Filing a Claim Against the Driver’s Insurance

According to the U.S. Consumer Product Safety Commission, an average of 230 people per day are admitted to the hospital for injuries caused by fireworks in the days leading up to the Fourth of July. Several of these injuries result in fatalities.

Fireworks have been known to prematurely explode and cause severe injuries. Most of the injuries due to the use of fireworks are burns to the head, face, ears, hands and fingers. Even fireworks like sparklers pose a huge safety risk since they can burn at over 2,000 degrees. Using handheld fireworks can be very dangerous and are the reason why so many people end up in an emergency room during the Fourth of July holiday.

Due to the dangers posed by fireworks, North Carolina has fairly restrictive laws. Fireworks that are illegal in North Carolina include:

The summer months are peak vacation time. This means that more tourists are in town, and more pedestrians and cyclists can be seen on crosswalks, sidewalks, and bike lanes. According to the U.S. Department of Transportation, nearly 54% of car accidents happen during the spring and summer months. Pedestrian and bicyclist fatalities amount to about 16 percent of all traffic fatalities.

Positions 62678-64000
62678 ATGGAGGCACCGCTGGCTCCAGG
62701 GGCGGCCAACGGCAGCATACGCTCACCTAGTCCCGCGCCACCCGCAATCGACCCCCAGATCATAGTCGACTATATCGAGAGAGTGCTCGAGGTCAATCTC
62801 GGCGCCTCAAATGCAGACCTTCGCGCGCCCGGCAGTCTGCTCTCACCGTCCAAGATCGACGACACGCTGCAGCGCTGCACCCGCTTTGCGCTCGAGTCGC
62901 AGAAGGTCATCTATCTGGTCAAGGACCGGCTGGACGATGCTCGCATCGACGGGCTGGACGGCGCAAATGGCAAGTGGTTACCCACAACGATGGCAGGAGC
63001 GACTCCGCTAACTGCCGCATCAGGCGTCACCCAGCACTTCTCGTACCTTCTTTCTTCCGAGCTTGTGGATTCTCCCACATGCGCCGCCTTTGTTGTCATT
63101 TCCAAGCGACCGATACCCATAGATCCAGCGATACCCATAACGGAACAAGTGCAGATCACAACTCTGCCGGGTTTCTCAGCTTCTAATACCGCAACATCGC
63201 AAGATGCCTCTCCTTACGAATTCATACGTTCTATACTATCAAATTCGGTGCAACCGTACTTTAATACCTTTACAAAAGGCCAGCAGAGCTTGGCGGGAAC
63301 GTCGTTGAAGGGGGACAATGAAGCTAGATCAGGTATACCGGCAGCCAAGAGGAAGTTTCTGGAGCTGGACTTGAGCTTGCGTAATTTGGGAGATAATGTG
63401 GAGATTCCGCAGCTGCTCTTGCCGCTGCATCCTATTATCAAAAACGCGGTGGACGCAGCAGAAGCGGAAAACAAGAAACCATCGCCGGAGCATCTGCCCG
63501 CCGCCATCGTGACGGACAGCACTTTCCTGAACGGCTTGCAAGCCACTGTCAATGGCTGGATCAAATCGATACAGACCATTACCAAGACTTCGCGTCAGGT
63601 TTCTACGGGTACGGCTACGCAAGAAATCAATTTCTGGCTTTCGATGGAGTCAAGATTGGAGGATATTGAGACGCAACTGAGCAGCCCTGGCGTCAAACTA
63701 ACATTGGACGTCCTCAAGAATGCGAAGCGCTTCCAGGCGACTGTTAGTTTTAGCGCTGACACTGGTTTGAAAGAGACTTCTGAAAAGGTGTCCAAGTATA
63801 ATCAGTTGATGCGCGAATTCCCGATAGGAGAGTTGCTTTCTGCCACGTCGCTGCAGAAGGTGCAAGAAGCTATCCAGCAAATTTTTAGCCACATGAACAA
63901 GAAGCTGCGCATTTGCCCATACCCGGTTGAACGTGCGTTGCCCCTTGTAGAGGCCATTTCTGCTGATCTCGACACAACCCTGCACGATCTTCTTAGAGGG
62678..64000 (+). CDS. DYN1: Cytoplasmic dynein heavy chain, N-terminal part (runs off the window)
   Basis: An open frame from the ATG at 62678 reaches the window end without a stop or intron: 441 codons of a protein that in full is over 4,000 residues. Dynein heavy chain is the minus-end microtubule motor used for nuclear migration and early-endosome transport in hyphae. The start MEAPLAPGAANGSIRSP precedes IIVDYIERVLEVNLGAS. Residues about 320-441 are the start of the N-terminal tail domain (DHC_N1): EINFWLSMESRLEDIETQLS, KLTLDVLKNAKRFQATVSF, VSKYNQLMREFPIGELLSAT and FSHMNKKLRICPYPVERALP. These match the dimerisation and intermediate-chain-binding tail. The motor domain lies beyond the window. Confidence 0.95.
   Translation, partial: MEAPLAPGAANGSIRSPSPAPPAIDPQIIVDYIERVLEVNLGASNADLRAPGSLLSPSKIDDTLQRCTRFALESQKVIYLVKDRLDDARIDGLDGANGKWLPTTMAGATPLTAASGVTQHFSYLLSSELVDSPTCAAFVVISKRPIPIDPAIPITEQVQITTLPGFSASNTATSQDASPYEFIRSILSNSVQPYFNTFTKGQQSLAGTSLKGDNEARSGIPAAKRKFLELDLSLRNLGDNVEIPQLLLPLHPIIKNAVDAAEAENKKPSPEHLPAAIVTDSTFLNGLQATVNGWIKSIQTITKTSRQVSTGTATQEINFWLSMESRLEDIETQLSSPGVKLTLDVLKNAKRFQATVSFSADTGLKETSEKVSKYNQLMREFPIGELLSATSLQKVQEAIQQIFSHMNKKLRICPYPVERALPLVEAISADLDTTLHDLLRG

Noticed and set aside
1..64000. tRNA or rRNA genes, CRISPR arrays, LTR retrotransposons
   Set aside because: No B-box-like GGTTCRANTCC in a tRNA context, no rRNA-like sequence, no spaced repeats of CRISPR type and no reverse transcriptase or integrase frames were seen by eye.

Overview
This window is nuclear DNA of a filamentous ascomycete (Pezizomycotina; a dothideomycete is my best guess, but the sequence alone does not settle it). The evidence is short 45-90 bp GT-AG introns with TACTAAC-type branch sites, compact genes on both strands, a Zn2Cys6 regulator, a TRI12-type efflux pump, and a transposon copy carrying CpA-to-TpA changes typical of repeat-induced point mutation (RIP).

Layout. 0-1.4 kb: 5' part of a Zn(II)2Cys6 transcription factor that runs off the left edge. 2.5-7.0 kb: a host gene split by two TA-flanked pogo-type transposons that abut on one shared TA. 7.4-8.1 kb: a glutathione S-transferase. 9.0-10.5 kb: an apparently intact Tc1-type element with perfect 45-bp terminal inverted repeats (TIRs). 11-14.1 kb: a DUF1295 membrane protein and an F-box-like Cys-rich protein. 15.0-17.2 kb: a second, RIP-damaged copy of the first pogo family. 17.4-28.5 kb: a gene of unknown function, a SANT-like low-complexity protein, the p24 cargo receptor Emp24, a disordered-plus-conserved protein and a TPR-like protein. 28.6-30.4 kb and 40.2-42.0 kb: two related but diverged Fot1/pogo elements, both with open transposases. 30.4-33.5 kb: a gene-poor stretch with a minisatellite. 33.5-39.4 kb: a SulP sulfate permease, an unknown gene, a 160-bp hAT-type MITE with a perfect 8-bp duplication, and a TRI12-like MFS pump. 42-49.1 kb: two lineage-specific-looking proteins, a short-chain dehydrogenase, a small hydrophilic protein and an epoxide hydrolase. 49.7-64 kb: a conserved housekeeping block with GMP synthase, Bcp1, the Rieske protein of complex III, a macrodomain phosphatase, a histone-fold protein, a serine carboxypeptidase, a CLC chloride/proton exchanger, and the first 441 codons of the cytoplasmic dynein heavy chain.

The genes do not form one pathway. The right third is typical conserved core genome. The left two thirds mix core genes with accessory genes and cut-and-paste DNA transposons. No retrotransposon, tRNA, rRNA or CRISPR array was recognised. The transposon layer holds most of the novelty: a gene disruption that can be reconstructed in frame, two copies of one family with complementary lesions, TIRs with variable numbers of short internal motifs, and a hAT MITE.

Some of the most catastrophic types of traffic accidents happen when a motorist hits a pedestrian or a bicycle. Without the protection of being in a car, a pedestrian or a cyclist can easily suffer devastating injuries in a crash.

Bike Traffic Laws

According to a study conducted by Kaiser Permanente, there is a noticeable spike in emergency room visits during the warm summer months. The study showed a 15 to 27 percent increase in visits to emergency rooms from Memorial Day to Labor Day.

Children made up a significant portion of the increase in accidents and illness, and the pattern of injury was very distinct. This led researchers to conclude that the longer days and increases in popular activities in the summer also put individuals at higher risk of injury.

As summer begins, you should be aware of the top reasons for summer ER visits and how to prevent injury to yourself and your children. Some of the most commonly reported injuries that result in ER visits during the summer include:

Hiking and exploring waterfalls are great ways to see nature, explore, and get some exercise. Enjoying the great outdoors can come with specific risks though. In Western North Carolina and Upstate South Carolina, including popular sites like Table Rock State Park and DuPont State Forest, hikers have suffered serious, and sometimes fatal, injuries in recent hiking accidents and waterfall accidents.

The Charlotte Observer reports that the first local waterfall death in 2018 occurred at Western North Carolina’s Catawba Falls in the Pisgah National Forest. There, an out-of-state visitor walked ahead of his hiking group and fell over the edge of a 50-foot cliff while trying to take a picture. In another recent tragedy from April, a man visiting a North Carolina waterfall near Twin Bridges fell nearly 70 feet and suffered fractures.